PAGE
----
Filoha orchid specimens join national collection

September 30, 2019

From left, a stream orchid specimen from flower to root, the flowers of the stream orchid and the western bog orchid.

As home to two species of native orchids, Filoha Meadows Nature Preserve’s contributions to the world of plant ecology are extending beyond its borders. This year, the open space was again tapped to provide plant samples and seeds for a national effort to conserve the orchid heritage of the United States and Canada.

Botanist Denise Wilson, who collected orchid seeds from Filoha last fall, returned twice this year to collect specimens for the National American Orchid Conservation Center – a coalition of organizations that have joined forces with a common goal: ensuring the survival of orchids for future generations. The specimens are being held at the Smithsonian Environmental Research Center.

Filoha boasts populations of both the stream orchid (Epipactis gigantea) and the western bog orchid (Platanthera tescamnis). The tiny flowers of both species are a highlight of summer educational tours at Filoha Meadows, a Pitkin County open space with limited public access and a lengthy seasonal closure to protect wildlife. The property is closed Oct. 1 through June 30.

The stream orchid is considered critically imperiled in Colorado because of the relatively small number of populations in the state. The Filoha population, however, numbers about 300,000 plants, a 2018 study of rare plants at the open space concluded. That makes it the largest known population of stream orchids in Colorado.

Wilson, who wrote a master’s thesis on “The Pollination Biology of the Stream Orchid,” follows specific protocols in the process of collecting specimens. For example, three capsules (each containing thousands of seeds) from genetically distinct individual plants are collected and labeled. The seeds of each plant are carefully segregated, as the future recovery of an orchid population would require genetic diversity in order to produce a healthy, stable population.

Leaves from both the stream and bog orchids have been sent to Illinois College for DNA analysis.  The herbarium specimens – the entire plant from root to flower will also be archived.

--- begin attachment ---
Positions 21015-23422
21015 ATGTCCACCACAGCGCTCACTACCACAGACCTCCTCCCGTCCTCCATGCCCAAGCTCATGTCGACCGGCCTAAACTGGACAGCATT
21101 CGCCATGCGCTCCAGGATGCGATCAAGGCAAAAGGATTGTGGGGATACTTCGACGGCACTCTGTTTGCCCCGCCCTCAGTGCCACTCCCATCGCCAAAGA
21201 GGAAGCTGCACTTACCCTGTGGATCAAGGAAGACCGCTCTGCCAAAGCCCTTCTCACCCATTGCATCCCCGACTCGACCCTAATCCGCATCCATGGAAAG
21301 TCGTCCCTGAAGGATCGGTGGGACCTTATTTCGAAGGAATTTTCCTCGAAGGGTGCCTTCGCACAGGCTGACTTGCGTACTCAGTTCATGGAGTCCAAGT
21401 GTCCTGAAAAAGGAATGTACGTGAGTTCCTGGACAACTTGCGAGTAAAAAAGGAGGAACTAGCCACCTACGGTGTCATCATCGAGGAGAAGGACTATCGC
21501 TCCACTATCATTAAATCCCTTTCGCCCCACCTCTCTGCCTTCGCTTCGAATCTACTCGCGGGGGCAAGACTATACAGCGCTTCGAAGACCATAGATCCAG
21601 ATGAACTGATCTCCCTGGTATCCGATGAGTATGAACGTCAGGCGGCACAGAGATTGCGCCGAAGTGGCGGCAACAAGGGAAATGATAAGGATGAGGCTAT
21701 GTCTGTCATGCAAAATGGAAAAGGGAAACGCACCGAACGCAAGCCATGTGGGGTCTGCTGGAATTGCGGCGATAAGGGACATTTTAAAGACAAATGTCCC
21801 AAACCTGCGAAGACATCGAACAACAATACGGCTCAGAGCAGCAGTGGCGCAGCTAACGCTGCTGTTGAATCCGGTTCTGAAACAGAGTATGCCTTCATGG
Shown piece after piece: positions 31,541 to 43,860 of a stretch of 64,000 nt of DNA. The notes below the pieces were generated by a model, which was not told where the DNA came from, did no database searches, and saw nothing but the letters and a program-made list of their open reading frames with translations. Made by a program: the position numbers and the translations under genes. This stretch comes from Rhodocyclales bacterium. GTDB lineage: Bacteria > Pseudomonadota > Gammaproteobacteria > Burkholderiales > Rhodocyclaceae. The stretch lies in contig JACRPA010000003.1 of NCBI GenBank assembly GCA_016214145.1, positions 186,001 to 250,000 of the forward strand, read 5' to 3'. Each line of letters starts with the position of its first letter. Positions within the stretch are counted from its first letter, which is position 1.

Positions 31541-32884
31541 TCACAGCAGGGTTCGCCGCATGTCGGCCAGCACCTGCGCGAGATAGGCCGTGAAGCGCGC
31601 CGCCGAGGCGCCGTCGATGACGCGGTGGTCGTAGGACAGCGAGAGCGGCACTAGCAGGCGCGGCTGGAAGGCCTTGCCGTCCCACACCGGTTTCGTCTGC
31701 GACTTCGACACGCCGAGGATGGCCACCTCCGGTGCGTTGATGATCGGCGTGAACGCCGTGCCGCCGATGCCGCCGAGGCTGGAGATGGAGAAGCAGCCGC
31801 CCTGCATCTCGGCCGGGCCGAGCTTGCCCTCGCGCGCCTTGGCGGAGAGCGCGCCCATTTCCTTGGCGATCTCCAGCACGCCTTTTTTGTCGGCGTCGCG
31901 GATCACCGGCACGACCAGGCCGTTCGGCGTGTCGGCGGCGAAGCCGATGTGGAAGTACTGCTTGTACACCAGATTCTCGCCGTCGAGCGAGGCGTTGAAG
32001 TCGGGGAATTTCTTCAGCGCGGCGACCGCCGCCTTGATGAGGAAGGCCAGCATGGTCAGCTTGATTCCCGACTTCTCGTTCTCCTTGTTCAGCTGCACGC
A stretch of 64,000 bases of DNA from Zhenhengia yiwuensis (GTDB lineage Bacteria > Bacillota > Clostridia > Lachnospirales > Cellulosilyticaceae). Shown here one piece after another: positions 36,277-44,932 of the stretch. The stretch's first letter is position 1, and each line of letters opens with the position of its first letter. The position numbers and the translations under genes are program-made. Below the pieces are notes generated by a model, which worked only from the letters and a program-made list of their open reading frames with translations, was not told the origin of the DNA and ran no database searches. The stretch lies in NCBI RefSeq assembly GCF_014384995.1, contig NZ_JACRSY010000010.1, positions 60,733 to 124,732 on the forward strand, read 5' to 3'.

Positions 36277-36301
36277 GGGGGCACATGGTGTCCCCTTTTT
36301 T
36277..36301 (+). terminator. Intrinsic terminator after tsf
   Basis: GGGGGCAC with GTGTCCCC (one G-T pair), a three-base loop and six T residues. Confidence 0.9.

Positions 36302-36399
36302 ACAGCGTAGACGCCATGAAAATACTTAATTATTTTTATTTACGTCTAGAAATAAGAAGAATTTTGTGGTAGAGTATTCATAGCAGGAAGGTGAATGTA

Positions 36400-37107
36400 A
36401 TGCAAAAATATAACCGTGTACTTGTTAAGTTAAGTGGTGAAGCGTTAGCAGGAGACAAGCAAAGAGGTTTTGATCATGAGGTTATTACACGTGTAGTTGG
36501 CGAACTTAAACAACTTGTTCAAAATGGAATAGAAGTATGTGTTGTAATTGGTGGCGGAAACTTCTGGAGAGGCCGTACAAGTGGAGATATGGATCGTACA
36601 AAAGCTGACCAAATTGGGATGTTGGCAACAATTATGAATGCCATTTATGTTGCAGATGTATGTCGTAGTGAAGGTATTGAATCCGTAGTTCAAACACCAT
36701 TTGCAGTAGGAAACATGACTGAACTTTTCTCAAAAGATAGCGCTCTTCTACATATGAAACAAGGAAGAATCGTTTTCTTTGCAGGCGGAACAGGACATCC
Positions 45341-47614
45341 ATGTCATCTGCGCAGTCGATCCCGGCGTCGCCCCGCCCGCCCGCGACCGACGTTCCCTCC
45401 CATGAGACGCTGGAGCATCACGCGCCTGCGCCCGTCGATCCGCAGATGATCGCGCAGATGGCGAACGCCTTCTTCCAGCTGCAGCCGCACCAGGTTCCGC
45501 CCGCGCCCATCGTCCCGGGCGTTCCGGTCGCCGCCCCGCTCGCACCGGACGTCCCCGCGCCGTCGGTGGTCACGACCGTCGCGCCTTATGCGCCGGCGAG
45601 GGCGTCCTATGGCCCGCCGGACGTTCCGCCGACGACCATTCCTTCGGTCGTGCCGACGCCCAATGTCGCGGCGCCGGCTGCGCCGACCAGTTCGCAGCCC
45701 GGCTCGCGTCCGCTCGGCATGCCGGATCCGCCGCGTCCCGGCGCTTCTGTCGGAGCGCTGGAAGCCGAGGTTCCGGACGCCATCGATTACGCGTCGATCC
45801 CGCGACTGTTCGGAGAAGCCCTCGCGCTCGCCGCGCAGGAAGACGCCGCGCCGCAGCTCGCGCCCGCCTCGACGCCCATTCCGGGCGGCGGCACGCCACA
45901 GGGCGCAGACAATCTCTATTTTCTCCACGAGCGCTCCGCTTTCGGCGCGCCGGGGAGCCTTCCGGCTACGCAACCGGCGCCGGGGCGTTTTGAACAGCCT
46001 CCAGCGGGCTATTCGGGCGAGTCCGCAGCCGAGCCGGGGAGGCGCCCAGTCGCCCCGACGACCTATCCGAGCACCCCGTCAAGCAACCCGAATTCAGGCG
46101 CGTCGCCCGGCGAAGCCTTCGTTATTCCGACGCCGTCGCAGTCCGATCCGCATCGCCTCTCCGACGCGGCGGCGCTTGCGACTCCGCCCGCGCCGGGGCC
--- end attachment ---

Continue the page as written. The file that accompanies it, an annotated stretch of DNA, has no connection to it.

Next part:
The roots allow researchers to isolate the mycorrhizal fungi associated with a plant, identify it and, hopefully, propagate it. It’s a key step to future propagation of the orchid itself, as the fungi associated with a particular orchid species must be present for the growth of an orchid. Seeds alone won’t do the trick, as orchid seeds contain no endosperm – the tissue that is produced inside the seeds of most flowering plants after fertilization, providing the nutrition needed to make the plant grow. The growth of an orchid instead requires both the seed and the specific mycorrhizal fungi. The fungi (that’s just plural for fungus) exists in a symbiotic relationship with the plant root. The fungi send filaments into the surrounding soil to extend the roots’ ability to absorb nutrients and moisture from the soil. In return, the fungi receive nutrition from the plant.

In other words, Wilson explained, “Mama orchid does not pack a lunch for her kids. Instead, orchids have evolved with thousands of dust-like seeds which can be borne on the wind, and have been found 10,000 feet up in the atmosphere on wind currents.”

Those seeds won’t produce orchids, though, unless the encounter the required fungi. The National American Orchid Conservation Center attempts to collect both seeds and the associated fungi since both are key to propagating an orchid species. The center, in its lab, maintains the largest collection of living orchid mycorrhizal fungi.

NAOCC collaborators support efforts to preserve orchid habitats, and work with land managers to restore native orchids where populations have declined. According to the center’s website – – most orchid research and propagation efforts have focused on the tropical species of orchids, while research on the kinds of orchids that grow in the U.S. and Canada has been limited to small numbers of individuals, educational institutions and botanical gardens.

“The pace of research and conservation efforts relative to native orchids in the U.S. and Canada is far too slow to assure the survival of more than 50 percent of all native orchids that have been listed as threatened or endangered,” according to the NAOCC.

Efforts to ensure the survival of the species that flourish at Filoha Meadows Nature Preserve, however, is under way.

– By Pitkin County Open Space and Trails